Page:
Brexit: Revenge on the British will not help Europe
27 June 2016
As the shock waves continue to pass through Europe following the UK referendum, it is easy to draw a long list of mistakes that UK leading politicians have made. It is equally simple for continental Europeans to place the blame solely on the British and shake their heads at the referendum results.
Already before the referendum, there was a school of thought within the EU that if Brexit happened, the separation should be as painful as possible in able to make sure that no other member states would follow suit. The more isolated the UK would be, the better it would be for European unity, or so the logic goes. However great the temptation towards an angry response, to punch back even, is, it will not help Europe or the EU – nor is it justified.
First of all, the dynamics that led to the disappointing result of UK referendum exist in other EU member states. In fact, there is no guarantee as to how other member states would vote if they held similar referenda. The UK referendum result is mainly a responsibility for UK politicians, but obviously EU leaders and all of us working in promotion of the positive European development have a fair share of responsibility of not being able to show the EU for what it is – a necessity for our continent.
Secondly, even with a strong desire from both the UK and EU sides to have as smooth negotiations as possible, the negotiations will not be easy. The two year timetable set for the completion of an exit is extremely short by any standards. Both in the EU and the UK only general emergency plans were made in case of Brexit, but detailed plans are yet to emerge.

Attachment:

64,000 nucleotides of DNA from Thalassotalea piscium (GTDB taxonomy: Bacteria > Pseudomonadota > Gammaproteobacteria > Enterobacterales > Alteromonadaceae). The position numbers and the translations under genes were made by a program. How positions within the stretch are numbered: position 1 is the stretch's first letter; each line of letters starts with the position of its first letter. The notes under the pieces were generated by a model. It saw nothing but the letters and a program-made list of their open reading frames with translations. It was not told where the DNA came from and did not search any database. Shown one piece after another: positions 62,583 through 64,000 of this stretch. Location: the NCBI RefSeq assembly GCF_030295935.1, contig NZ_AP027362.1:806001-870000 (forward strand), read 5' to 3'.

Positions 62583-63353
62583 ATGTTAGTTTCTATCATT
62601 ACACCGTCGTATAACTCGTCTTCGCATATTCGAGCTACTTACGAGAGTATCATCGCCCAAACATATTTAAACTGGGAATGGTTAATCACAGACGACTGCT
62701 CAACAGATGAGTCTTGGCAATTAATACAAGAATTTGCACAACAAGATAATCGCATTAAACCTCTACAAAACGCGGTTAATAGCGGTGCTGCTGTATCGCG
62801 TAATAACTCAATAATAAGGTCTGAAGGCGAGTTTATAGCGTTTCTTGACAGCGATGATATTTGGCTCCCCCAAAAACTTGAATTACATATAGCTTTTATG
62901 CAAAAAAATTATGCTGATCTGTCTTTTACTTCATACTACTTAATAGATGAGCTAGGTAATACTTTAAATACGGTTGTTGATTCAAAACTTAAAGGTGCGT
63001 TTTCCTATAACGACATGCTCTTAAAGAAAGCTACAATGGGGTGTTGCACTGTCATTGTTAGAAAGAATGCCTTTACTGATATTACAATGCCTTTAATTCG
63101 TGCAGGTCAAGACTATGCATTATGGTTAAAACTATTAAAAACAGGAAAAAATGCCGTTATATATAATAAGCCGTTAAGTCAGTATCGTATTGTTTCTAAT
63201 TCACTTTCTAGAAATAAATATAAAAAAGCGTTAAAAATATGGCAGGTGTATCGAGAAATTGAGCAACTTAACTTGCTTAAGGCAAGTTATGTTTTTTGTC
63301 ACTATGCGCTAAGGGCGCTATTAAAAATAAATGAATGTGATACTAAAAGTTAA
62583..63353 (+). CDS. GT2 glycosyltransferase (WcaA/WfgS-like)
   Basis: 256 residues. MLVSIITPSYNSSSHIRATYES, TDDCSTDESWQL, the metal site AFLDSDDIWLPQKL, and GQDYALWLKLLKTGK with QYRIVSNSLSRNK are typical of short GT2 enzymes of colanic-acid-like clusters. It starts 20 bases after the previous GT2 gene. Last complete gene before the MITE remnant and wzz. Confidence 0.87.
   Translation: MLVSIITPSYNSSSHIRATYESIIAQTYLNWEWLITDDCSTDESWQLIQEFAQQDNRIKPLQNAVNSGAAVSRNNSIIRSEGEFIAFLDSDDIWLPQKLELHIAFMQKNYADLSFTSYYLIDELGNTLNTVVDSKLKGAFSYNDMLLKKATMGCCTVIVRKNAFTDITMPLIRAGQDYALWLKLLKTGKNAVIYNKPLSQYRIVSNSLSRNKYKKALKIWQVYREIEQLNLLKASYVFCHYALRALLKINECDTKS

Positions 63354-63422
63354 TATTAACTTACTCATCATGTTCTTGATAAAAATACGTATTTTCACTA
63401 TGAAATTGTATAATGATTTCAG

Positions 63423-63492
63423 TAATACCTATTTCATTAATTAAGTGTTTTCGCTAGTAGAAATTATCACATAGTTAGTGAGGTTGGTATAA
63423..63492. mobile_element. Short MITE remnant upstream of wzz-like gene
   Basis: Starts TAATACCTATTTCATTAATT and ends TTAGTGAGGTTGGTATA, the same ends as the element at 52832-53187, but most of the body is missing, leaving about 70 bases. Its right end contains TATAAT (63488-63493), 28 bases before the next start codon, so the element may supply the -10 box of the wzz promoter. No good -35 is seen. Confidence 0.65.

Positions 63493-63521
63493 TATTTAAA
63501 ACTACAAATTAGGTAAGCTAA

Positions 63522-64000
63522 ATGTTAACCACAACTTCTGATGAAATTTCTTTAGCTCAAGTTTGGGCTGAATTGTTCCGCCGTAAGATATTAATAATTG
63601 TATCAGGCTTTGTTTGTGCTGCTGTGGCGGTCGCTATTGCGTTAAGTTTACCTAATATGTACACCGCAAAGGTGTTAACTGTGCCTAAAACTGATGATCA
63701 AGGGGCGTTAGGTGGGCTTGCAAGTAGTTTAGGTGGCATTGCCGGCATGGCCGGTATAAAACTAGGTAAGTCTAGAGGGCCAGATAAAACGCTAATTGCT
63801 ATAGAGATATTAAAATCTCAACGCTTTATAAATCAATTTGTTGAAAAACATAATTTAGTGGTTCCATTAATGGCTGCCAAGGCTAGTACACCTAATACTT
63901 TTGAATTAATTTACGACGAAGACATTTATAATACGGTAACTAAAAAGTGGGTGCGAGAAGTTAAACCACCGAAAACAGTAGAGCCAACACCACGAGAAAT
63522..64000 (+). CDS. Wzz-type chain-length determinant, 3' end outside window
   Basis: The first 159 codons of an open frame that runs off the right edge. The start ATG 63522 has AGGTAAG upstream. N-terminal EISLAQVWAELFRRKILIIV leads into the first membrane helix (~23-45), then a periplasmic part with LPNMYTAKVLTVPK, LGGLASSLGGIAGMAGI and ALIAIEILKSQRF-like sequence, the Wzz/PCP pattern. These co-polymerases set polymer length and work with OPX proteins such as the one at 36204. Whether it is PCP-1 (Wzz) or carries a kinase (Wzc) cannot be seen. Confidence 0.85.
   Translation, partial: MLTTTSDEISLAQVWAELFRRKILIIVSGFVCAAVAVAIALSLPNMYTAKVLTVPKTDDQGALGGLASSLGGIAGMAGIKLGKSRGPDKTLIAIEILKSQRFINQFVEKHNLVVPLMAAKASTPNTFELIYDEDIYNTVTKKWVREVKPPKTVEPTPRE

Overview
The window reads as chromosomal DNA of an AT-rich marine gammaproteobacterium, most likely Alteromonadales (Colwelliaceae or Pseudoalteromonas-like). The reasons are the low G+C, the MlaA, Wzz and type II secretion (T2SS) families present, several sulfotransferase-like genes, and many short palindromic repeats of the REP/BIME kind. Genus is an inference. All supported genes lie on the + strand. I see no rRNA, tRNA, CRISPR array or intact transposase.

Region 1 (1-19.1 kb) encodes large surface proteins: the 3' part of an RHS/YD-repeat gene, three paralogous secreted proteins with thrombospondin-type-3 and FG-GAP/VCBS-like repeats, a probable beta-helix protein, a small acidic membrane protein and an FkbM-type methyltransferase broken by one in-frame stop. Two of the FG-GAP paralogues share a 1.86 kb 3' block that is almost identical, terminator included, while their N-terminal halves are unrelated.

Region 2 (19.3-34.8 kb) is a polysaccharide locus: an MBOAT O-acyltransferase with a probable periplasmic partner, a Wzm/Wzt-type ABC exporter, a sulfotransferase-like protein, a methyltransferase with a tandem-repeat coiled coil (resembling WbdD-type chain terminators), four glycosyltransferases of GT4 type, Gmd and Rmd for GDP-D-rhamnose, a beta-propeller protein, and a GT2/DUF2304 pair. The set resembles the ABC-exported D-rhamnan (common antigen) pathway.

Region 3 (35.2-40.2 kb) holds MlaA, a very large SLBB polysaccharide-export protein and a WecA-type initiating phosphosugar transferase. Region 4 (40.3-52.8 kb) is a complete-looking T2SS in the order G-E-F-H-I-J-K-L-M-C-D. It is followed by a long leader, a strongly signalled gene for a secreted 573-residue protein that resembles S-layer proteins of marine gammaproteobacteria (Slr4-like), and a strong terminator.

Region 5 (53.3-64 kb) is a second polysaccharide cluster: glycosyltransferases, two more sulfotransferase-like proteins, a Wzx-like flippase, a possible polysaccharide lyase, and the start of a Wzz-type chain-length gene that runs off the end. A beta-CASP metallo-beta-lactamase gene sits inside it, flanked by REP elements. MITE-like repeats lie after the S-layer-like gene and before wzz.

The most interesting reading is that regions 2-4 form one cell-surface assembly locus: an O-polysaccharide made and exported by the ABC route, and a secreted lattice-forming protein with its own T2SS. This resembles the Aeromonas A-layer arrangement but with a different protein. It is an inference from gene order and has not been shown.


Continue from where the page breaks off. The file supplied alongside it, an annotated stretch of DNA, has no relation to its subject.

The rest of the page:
In other words, the challenge today is that we don’t even know all the challenges. 27 member states promoting their individual set of interests and the UK trying to guarantee the best possible deal while undoing 42 years of institutional cooperation will be a painful experience for everybody, even without additional hostility from the EU side.
As a third point of consideration, despite the UK referendum result, the UK is an essential part of the western world and will stay that way. We should not forget that 48.1 % of the UK voters voted in favour of staying in the EU, despite the brutal campaign of misinformation and, at times, plain lies. Reading the text of UK citizens in social media and the articles and op-eds of journalists one understands that very large proportion of UK citizens are not only disappointed or sad, but heartbroken by the direction their country has taken.
“Already before the referendum there was a school of thought within the EU that if Brexit happened, the separation should be as painful as possible in able to make sure that no other member states would follow suit.”
Young people in the UK reacted to the referendum results with deep disappointment. Among citizens 50 years old and under, the Remain option had clear overwhelming support and among 18-24 years old 75% of voters were in support of staying in the EU. The generational divide is evident. Should the UK referendum have taken place ten years later, the Remain side could have had a clear victory.
A very large part of UK sees the importance of European unity, globalisation and openness. That part of the population is an important part of the future make-up of Europe, even if for a couple of years the relation between the UK and the EU will be reflected by this referendum result.
The UK voters have decided the course of their country and we will respect the results. In consequence, we will conduct the exit negotiations with the UK aiming for the most advantageous result for the EU and its 27 member states. In this negotiation, the UK will be considered as an external 3rd country.
However, when those negotiations are over, our goal needs to be to enhance and strengthen the relations with the UK as much as we can, because the values UK holds dear are still the same as those of the 27 member states. We should not discard decades of friendship and trust just because of one unfortunate referendum.
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